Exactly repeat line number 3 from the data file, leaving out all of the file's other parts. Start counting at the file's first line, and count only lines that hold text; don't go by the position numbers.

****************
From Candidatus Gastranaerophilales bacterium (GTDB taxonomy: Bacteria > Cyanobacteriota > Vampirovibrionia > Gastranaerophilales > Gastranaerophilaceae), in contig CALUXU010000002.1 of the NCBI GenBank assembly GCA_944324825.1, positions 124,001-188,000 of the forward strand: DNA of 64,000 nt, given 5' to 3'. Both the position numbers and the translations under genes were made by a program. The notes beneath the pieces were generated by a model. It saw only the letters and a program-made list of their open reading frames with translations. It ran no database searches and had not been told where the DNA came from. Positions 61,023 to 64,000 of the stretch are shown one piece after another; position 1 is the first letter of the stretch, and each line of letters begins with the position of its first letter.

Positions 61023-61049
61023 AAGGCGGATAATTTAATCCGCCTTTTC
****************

61023 AAGGCGGATAATTTAATCCGCCTTTTC